Crab dip is a creamy and indulgent condiment that features the delicate flavor of crab meat. It is made by combining cooked and flaked crab meat with ingredients like cream cheese, sour cream, mayonnaise, and seasonings. The exact recipe for crab dip can vary, but it often includes flavors such as Old Bay seasoning, Worcestershire sauce, garlic, and lemon juice. The origins of crab dip can be traced to coastal regions where crab fishing is prominent, such as the Chesapeake Bay area in the United States. Crab dip is known for its rich and savory taste, with the crab meat providing a sweet and briny note. It is commonly served warm or chilled, and it pairs well with crackers, bread, or vegetables. Crab dip is a popular appetizer or party dish, showcasing the delicious flavors of fresh crab in a creamy and satisfying form.
Chermoula is a flavorful and aromatic condiment that is commonly used in North African and Moroccan cuisines. It is a sauce or marinade made from a combination of herbs, spices, and other ingredients. The exact recipe for chermoula can vary, but it typically includes ingredients such as cilantro, parsley, garlic, cumin, paprika, lemon juice, and olive oil. These ingredients are blended together to create a vibrant and fragrant sauce with a complex flavor profile. Chermoula is often used as a marinade for seafood, such as fish or shrimp, and as a flavor enhancer for grilled meats and vegetables. It adds a burst of freshness, tanginess, and aromatic notes to dishes, reflecting the vibrant and diverse flavors of North African cuisine.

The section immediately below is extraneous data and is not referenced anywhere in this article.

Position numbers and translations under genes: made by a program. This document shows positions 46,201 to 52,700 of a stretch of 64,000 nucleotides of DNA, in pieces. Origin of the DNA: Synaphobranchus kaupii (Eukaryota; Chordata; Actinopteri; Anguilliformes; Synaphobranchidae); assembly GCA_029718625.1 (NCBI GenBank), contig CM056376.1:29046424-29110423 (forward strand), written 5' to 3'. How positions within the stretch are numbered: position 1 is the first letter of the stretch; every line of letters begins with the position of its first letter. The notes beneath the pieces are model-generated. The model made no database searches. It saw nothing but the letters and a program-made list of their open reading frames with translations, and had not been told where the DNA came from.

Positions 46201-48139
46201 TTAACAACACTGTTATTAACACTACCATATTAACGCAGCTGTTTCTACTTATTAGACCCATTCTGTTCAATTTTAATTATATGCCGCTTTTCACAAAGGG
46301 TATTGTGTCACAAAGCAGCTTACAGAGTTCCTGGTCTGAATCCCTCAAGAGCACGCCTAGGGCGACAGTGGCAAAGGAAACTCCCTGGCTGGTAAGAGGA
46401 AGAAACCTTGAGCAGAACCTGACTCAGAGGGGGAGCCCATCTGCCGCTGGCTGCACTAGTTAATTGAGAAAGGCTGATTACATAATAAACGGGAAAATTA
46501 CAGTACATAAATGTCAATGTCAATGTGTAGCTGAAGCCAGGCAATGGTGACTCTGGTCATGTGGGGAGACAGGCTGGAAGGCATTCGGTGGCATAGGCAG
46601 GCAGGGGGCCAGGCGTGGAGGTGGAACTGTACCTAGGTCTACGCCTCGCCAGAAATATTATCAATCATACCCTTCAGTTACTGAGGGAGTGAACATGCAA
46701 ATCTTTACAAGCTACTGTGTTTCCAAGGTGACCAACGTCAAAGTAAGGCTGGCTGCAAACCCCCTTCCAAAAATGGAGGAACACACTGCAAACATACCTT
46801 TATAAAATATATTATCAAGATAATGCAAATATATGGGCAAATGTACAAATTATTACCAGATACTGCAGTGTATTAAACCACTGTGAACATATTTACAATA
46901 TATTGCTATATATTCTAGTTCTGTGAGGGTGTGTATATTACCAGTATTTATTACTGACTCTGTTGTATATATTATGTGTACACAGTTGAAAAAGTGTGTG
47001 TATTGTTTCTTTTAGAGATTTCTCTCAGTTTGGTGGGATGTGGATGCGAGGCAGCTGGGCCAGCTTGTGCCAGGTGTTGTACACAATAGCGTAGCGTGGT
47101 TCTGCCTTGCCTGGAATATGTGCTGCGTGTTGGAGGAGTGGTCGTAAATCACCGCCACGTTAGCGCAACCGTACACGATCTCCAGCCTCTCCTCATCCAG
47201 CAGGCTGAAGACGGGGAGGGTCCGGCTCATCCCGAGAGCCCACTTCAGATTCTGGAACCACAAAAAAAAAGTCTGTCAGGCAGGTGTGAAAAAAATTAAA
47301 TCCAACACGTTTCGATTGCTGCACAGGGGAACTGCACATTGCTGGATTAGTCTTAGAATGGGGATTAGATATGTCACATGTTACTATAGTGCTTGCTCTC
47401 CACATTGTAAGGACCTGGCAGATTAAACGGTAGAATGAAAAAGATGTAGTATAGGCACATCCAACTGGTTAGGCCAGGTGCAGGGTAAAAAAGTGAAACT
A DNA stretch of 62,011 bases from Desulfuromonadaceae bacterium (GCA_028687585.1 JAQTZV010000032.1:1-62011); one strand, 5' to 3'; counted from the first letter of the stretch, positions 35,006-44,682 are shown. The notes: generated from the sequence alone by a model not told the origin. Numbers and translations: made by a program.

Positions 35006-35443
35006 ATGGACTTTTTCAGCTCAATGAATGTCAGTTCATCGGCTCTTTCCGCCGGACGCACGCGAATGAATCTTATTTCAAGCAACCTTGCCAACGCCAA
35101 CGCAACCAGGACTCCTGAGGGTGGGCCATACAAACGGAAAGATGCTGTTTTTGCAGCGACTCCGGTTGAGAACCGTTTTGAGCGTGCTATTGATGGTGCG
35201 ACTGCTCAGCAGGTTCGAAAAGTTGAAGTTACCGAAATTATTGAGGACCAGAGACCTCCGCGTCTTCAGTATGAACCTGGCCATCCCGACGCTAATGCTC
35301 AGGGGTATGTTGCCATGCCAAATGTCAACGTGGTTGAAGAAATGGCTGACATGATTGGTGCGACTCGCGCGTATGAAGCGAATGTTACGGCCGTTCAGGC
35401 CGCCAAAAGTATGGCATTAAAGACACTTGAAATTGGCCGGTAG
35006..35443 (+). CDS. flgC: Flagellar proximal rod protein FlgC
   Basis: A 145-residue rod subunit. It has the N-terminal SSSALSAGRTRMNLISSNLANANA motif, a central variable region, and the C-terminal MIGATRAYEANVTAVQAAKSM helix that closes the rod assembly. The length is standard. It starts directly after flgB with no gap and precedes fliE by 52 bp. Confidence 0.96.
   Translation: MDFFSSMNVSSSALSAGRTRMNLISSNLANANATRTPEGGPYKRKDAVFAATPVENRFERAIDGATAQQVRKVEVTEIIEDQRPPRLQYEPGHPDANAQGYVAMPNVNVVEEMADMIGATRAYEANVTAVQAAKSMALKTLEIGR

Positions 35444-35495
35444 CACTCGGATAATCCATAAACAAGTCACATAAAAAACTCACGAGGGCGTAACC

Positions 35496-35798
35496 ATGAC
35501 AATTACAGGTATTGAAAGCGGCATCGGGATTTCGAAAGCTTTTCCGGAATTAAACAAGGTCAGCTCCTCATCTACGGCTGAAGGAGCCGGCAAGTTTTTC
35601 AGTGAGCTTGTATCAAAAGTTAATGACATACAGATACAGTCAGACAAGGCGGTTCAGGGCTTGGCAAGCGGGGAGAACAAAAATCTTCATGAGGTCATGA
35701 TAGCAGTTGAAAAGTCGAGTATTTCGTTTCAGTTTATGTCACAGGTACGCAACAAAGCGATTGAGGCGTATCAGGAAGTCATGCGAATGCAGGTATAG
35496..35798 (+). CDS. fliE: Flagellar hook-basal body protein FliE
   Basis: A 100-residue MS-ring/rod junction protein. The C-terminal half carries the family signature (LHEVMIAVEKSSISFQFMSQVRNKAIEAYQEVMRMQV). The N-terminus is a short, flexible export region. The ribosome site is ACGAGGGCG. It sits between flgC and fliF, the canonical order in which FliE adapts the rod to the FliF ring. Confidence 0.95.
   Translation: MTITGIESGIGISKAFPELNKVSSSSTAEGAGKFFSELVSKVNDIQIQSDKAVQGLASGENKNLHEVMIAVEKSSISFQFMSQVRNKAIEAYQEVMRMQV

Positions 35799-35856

22. Chicago Relish